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Old January 8, 2010, 10:04 AM   #51
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I work on a "National Defense Contractor" facility. No firearms allowed on the property with the exception of the armed guards and LEOs.
Oh, and the occasional armed military vehicle dropping in.
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Old January 8, 2010, 08:44 PM   #52
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I do. Local ordinance doesn't allow firearms on the companies property. My situational awareness is the same. The only thing that changes are my self defense options to and from my vehicle.
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Old January 8, 2010, 11:11 PM   #53
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My local state (VA) delegate just introduce a parking lot bill

HB 171, Delegate Pogge (R - Yorktown), makes it so no person, property
owner, tenant, employer, or business entity can prohibit a person from
having a firearm locked in or locked to a motor vehicle in a parking
lot. It also exempts that person, property owner, tenant, employer,
or business entity from any civil action that results from any
occurrence of such lawfully stored firearm. The bill exempts schools
and company vehicles.

I do not know how much muscle she has to get it passed, but it is a good start. There is also at least one bill to remove the restaurant (alcohol serving) concealed carry ban. I certainly support both bills. It would be interesting to see if the parking bill applies to federal property.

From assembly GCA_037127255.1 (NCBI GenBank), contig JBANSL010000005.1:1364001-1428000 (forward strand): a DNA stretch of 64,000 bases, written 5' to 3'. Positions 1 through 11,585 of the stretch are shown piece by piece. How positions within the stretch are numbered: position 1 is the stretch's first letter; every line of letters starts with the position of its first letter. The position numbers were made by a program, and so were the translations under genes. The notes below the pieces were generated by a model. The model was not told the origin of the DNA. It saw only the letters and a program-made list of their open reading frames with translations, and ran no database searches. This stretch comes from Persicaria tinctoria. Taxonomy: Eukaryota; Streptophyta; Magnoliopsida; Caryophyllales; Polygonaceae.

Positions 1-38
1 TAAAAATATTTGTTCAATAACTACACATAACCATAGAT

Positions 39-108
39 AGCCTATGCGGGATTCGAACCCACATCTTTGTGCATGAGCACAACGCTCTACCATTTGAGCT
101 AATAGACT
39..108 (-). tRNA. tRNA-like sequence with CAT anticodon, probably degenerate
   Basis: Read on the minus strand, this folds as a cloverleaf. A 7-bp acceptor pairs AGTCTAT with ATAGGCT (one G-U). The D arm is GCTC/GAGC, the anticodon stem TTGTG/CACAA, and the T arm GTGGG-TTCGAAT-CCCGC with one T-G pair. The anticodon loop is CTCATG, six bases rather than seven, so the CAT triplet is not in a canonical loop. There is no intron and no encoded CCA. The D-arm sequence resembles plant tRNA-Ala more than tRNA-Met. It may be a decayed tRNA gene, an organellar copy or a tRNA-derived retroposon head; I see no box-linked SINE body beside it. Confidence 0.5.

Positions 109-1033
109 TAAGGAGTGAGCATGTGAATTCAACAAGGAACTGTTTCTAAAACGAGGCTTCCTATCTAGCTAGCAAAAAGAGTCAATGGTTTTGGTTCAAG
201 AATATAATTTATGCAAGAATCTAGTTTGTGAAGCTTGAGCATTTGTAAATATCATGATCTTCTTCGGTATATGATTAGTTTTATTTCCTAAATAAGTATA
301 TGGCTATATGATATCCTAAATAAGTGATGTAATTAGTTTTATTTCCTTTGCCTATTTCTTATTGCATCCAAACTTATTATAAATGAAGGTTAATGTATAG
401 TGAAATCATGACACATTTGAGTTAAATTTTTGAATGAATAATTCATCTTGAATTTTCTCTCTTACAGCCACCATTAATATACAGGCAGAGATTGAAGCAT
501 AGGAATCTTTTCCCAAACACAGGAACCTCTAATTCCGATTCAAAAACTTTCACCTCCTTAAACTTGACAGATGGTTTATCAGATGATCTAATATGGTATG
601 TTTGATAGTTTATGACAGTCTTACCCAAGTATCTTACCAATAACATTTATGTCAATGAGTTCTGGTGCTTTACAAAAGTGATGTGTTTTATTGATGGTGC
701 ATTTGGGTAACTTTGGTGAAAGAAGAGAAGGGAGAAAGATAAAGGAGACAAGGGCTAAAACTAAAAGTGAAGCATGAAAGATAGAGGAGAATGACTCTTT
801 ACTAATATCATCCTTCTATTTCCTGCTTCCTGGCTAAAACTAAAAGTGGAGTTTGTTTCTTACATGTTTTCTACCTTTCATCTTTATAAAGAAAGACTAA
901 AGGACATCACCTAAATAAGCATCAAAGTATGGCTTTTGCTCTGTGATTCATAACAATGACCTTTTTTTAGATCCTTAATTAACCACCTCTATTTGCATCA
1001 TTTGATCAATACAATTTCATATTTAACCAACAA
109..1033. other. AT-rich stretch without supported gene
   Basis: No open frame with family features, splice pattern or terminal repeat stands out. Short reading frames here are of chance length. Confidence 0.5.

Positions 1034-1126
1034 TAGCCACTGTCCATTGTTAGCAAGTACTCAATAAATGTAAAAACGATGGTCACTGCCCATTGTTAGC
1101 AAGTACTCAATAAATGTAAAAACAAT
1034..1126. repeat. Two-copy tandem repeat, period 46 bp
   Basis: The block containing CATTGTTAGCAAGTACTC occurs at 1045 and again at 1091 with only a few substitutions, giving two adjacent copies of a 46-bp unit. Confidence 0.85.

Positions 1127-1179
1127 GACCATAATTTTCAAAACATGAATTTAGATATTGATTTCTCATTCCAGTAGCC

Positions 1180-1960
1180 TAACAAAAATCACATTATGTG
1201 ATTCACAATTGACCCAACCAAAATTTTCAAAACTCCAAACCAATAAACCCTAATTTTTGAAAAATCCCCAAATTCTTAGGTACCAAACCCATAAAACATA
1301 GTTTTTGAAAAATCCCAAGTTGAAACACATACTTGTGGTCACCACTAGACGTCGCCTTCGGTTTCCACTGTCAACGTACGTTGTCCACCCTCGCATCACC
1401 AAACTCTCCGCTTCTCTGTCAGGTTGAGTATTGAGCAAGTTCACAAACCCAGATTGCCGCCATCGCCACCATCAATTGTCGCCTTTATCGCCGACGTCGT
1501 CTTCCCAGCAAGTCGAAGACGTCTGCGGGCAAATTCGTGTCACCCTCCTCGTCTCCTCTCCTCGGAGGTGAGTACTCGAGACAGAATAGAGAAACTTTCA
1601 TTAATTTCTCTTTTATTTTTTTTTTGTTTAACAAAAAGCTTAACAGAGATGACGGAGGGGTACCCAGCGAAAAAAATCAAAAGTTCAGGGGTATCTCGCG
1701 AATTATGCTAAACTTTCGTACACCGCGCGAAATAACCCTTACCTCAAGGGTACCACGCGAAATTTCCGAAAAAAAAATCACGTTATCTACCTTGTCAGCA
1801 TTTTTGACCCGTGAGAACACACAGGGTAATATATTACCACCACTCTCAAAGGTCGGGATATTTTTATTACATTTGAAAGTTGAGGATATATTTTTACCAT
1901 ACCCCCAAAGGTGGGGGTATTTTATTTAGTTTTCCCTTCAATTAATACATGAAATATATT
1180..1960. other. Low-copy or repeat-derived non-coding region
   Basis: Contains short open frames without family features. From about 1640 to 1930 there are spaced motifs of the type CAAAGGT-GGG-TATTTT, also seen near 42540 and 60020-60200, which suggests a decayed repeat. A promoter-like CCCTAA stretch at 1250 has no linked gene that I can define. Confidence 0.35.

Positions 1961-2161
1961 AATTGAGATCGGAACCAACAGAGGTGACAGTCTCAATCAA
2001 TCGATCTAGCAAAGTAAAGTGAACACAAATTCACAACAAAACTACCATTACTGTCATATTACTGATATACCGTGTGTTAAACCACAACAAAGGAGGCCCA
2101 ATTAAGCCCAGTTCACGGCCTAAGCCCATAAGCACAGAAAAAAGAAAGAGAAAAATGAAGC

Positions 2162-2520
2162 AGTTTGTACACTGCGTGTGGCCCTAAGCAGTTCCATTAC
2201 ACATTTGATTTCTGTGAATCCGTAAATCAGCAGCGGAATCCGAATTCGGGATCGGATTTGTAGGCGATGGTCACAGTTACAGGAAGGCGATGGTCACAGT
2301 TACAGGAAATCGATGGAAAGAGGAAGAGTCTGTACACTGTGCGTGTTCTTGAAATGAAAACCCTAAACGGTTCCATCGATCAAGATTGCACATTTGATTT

Read the complete bill, no discussion of federal property in it.

Last edited by wally626; January 8, 2010 at 11:19 PM.
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Old January 10, 2010, 08:52 AM   #54
Land Shark
Join Date: November 18, 2009
Location: Melbourne Florida
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My Company has a no weapons policy .

They have zero reguards for the safety of employee.

I must walk out of store nightly with bank deposit alone.

Last month a employee in another store was robbed and shot

Still the policy has not changed this company has always been

anti safety for employee from the jump .

I carry daily they can stick it I am going home nightly
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Old January 10, 2010, 12:38 PM   #55
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A moral one, but not a legal one

Does the employer have a duty to protect an employee from a 'nut job' ?

If they affirmatively strip me of my ability to protect myself, then yes they do have a responsibility to do it for me.
I have to play devils advocate here. No company has a legal responsibility to protect your person from a "nutjob". The best you will be able to do is find that under US law, they have a responsibility to provide you with a safe work environment. They are required to provide you with information, training, and protective equipment for workplace hazards.

Armed nutjobs are not a workplace hazard, as defined by law and regulations. They may be a workplace hazard in reality, but until they become one in law (and covered by OSHA), your employer is off the legal hook.

While preventing you from having a loaded gun or any gun or even any ammo in/on company property may seem to you to strip you of youir ability to protect yourself, in the eyes of the courts it does not. As long as you have any means of self protection at all (and yes, that includes fists and feet), your right has not been stripped. It has been restricted.

And, on top of that, you chose to comply. Simply by working for the company, you are giving your agreement to their policies. And that is what will kill any lawsuit for damages, if you get shot. You knowingly accepted the risks, by working there.

SO, you know the risks, you know the rules, and you choose to work there anyway. That makes it your responsibility, not the employer.